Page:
# Single Variable Calculus, Chapter 8, 8.1, Section 8.1, Problem 24

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Evaluate $\displaystyle \int^\pi_0 x^2 \cos x dx$ by using Integration by parts.

If we let $u = x^3$ and $dv = \cos x dx$, then

$du = 3x^2 dx$ and $\displaystyle v = \int \cos x dx = \sin x$

So,

$\displaystyle \int^\pi_0 x^3 \cos x dx = uv - \int v du = x^3 \sin x - \int 3x^2 \sin x dx$

To evaluate $\displaystyle \int 3x^2 \sin x dx$, we must also use integration by parts so

if we let $u_1 = 3x^2$ and $dv_1 = \sin x dx$, then

$du_1 = 6x dx$ and $\displaystyle v_1 = \int \sin x dx = - \cos x$

So,

\begin{aligned} \int 3x^2 \sin x dx = u_1 v_1 - \int v_1 du_1 &= -3x^2 \cos x - \int - 6x \cos x dx\\ \\ &= -3x^2 \cos x + 6 \int x \cos x dx \end{aligned}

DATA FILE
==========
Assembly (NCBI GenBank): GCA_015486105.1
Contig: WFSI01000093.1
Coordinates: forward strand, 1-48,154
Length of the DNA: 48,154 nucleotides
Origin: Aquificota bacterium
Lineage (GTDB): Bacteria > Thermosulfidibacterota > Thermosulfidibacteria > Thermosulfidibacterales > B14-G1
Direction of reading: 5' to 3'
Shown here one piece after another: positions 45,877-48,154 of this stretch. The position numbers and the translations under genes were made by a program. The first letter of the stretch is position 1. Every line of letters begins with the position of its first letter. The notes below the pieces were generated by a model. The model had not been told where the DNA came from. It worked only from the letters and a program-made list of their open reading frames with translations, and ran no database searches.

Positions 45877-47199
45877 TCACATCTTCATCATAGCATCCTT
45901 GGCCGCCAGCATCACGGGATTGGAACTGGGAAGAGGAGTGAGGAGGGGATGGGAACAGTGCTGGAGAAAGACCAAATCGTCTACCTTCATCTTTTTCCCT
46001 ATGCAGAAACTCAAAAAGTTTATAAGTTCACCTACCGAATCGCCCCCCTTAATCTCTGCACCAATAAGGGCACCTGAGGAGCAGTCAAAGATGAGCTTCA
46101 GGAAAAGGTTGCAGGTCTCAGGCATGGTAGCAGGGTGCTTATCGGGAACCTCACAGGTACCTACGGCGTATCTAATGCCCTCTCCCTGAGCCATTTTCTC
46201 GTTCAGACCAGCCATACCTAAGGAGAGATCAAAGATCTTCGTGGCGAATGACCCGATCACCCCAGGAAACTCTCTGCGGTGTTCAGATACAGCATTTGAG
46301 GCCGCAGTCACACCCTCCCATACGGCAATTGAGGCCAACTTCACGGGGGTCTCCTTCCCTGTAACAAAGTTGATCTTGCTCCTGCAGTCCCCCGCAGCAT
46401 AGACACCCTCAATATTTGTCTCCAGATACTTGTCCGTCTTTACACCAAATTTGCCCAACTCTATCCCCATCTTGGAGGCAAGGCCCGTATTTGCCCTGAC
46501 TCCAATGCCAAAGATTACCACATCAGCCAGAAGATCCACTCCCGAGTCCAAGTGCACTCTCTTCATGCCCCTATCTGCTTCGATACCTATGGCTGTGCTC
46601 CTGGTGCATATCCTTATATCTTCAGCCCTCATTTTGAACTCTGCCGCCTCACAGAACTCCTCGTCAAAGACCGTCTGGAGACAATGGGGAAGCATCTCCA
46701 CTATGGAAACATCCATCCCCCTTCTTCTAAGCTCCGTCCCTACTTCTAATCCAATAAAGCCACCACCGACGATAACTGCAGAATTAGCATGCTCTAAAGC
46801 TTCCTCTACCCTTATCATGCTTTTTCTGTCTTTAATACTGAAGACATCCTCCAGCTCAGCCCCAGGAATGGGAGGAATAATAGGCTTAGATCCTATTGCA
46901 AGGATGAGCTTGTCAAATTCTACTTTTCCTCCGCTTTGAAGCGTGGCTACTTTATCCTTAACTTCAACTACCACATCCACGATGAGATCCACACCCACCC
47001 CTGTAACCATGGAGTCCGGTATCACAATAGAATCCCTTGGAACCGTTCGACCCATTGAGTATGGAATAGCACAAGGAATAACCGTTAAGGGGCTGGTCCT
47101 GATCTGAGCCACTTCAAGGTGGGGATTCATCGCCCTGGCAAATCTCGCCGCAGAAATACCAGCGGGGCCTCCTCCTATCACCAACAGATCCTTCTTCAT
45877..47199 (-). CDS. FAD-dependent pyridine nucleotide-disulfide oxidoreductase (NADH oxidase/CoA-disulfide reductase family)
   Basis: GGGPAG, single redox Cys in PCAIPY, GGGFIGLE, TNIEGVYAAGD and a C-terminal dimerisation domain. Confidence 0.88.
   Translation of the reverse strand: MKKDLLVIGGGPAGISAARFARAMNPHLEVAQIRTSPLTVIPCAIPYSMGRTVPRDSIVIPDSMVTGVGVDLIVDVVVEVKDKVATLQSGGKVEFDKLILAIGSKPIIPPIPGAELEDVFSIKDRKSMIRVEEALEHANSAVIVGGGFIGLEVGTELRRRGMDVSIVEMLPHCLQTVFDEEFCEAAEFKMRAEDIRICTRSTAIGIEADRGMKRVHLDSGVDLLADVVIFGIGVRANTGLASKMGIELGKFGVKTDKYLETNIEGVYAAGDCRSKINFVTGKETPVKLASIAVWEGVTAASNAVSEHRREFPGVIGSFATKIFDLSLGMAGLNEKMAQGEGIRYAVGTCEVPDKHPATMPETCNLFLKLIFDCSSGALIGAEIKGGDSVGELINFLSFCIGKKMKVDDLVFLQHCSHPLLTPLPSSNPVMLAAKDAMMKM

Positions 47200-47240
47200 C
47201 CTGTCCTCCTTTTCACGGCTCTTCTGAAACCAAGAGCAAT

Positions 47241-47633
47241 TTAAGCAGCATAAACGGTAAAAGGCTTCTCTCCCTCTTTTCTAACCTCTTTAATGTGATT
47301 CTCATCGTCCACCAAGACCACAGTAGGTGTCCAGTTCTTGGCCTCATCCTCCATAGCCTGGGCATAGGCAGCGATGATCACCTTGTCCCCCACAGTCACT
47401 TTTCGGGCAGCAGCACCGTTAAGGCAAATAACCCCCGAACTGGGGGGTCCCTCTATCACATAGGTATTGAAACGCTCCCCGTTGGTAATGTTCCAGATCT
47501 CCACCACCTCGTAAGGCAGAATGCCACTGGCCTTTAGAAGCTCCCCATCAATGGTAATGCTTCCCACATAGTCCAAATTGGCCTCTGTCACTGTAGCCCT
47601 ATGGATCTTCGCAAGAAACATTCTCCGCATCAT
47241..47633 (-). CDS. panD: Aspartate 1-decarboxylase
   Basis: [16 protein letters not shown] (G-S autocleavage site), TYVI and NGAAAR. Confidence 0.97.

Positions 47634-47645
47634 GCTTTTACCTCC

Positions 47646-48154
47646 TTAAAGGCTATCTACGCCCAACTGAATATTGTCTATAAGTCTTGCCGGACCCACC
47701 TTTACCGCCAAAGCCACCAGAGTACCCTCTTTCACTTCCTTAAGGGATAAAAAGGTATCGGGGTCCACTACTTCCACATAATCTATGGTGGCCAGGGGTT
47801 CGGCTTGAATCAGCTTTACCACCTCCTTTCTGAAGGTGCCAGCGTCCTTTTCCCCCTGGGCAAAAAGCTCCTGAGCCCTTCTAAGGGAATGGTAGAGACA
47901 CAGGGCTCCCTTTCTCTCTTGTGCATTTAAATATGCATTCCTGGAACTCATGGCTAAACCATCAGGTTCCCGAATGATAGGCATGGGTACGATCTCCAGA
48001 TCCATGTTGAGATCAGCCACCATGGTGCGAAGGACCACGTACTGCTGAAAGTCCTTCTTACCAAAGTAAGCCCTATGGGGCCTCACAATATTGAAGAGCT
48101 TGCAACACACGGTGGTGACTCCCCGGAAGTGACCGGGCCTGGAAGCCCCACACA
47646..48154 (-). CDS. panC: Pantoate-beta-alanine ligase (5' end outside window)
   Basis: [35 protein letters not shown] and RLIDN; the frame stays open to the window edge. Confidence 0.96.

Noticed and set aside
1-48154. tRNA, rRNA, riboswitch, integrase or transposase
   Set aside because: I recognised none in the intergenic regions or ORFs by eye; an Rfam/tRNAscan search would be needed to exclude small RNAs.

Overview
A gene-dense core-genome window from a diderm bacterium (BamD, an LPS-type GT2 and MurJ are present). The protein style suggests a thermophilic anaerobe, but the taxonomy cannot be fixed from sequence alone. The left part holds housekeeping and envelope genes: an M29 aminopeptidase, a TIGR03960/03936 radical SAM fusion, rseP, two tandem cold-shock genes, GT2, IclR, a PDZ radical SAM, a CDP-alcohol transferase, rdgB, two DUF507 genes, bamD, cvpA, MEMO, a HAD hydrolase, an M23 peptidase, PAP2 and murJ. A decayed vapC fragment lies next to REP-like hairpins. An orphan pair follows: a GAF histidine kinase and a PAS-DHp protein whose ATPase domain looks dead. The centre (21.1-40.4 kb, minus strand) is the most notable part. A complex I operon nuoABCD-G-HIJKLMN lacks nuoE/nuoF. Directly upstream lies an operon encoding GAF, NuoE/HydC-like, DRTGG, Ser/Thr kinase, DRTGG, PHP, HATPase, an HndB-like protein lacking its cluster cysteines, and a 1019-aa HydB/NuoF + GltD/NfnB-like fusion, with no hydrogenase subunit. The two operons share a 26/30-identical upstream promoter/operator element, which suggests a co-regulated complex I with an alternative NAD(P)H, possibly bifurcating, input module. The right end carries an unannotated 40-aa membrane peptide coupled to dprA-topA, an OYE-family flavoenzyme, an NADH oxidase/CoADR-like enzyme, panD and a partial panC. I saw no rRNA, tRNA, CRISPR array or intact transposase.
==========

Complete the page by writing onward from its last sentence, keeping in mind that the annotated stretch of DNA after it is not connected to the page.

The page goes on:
To evaluate $\displaystyle \int x \cos dx$, we let

\begin{aligned} u_2 &= x \text{ and } dv_2 = \cos x dx, \text{ then}\\ \\ du_2 &= dx \text{ and } v_2 = \sin x \end{aligned}

\begin{aligned} \text{so } \int x \cos x dx = u_2 v_2 - \int v_2 du_2 &= x \sin x - \int \sin x dx\\ \\ &= x \sin x - (-\cos x)\\ \\ &= x \sin x + \cos x \end{aligned}

Going back to the first equation,

\begin{aligned} \int^\pi_0 x^3 \cos x dx &= x^3 \sin x - \int 3x^2 \sin x dx\\ \\ &= x^3 \sin x - \left[ -3x^2 \cos x + 6 \left( x \sin x + \cos x \right)\right]\\ \\ &= x^3 \sin x + 3x^2 \cos x - 6 x \sin x - 6 \cos x \end{aligned}

Evaluating from 0 to $\pi$,

$= - 3 \pi^2 + 12$